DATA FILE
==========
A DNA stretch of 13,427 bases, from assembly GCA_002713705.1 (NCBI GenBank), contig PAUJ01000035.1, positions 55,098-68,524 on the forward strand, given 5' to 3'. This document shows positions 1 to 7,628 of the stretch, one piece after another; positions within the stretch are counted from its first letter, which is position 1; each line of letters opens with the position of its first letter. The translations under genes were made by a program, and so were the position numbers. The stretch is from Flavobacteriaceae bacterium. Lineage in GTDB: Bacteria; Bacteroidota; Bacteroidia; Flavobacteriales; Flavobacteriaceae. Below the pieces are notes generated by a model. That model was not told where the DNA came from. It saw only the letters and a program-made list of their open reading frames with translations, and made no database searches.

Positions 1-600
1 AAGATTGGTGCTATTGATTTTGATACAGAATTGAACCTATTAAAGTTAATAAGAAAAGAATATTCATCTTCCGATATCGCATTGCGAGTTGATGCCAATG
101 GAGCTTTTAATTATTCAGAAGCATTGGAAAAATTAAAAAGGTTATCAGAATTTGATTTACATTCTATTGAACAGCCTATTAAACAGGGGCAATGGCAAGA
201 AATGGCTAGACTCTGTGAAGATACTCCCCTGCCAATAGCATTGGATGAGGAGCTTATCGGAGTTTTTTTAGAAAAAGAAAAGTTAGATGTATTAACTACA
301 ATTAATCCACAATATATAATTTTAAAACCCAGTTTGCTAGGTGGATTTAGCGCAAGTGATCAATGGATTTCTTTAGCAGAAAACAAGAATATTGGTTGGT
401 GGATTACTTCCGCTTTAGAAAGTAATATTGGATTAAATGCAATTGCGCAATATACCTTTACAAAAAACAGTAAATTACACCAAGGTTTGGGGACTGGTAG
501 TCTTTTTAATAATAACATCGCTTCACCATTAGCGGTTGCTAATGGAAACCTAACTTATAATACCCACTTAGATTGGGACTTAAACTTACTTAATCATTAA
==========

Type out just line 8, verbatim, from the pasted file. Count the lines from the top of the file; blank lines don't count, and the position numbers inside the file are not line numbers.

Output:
501 TCTTTTTAATAATAACATCGCTTCACCATTAGCGGTTGCTAATGGAAACCTAACTTATAATACCCACTTAGATTGGGACTTAAACTTACTTAATCATTAA